Making water policy work in the United Kingdom: A case study of practical approaches to strengthening complex, multi-tiered systems of water governance

L. Robins*, T. P. Burt, L. J. Bracken, J. Boardman, D. B.A. Thompson

*Corresponding author for this work

Research output: Contribution to journalArticlepeer-review

25 Citations (Scopus)

Abstract

We propose a suite of actions for strengthening water governance in contexts with complex, multi-tiered arrangements. In doing so, we focus on the collective water policies and approaches of the United Kingdom (UK), including those of devolved governments, which confront a host of serious water-related challenges—from massive flooding of urban areas and agricultural lands, to pressure on aquifers from rising water demand and drought. Further complexity in addressing these challenges has emerged in the wake of the June 2016 vote to leave the European Union (EU), so-called ‘Brexit’, and the ensuing ‘separation process’ with uncertainties for institutional and governance arrangements to follow. We make ten proposals for improving and reinvigorating water policy in complex, multi-layered situations, and comment specifically on their application in the UK setting. These are: put in place a system-wide water policy; fully embrace community-led nested river basin planning and management; fully fund river basin planning and management; re-focus the policy framing; use best-available data and information; create conversational spaces and become a more water-literate society; mobilise people; support and sustain core community networks; underpin river basin plans with regulatory provisions and effective monitoring and enforcement; and address systemic institutional amnesia. Individually and collectively, we contend that these actions will have a marked effect on transforming the planning and management of water resources. A system-wide water policy that maintains and builds on the substantive biophysical and socio-economic benefits delivered through implementation of the EU Water Framework Directive, together with the more recent Floods Directive, will galvanise stewardship of water in the UK. We urge more active engagement with and empowerment of the multiplicity of system ‘actors’, and highlight the role of non-government actors in a post-Brexit world as conduits for reaching out to and connecting directly with a wide range of water-related actors, especially across the EU. While attention to-date has focused on a plethora of specifically water-related projects, initiatives, plans and regulations, what is really needed is a systemic, long-term view of water resource management.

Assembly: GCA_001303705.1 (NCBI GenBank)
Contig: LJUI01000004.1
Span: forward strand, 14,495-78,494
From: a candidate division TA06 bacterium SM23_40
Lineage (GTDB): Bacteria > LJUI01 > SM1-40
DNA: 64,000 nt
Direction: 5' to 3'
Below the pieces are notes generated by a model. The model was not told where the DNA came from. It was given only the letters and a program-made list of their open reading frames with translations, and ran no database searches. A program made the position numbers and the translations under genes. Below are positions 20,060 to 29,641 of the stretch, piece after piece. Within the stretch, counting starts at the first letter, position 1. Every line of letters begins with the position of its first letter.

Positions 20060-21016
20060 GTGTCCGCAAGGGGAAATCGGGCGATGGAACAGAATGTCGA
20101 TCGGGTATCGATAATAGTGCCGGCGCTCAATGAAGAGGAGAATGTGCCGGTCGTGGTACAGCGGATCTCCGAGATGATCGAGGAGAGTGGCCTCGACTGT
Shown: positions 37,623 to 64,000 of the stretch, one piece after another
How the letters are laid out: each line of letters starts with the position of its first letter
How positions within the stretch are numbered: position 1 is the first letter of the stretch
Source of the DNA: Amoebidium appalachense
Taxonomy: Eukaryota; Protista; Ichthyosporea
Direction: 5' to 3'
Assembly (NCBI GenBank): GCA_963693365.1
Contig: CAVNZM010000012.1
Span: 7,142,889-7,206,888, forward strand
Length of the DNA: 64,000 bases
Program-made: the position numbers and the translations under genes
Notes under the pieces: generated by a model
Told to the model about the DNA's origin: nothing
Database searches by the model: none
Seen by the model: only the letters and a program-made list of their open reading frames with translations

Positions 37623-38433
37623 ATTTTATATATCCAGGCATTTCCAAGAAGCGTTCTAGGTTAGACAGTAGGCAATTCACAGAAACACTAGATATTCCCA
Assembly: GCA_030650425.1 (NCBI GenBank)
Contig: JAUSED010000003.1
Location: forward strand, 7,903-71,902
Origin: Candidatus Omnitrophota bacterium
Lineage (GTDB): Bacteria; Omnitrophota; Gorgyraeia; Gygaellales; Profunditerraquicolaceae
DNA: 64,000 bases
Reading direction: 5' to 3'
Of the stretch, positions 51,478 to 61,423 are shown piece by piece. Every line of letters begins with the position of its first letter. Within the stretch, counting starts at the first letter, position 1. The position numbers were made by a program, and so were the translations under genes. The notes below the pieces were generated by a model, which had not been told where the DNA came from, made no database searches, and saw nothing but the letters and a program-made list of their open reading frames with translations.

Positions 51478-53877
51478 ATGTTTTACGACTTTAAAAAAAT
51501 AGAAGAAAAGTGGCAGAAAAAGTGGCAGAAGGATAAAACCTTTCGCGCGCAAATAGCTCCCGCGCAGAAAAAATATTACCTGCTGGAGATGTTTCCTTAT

Original languageEnglish
Pages (from-to)41-55
Number of pages15
JournalEnvironmental Science and Policy
Volume71
Early online date7 Mar 2017
DOIs
Publication statusPublished - 1 May 2017
Externally publishedYes

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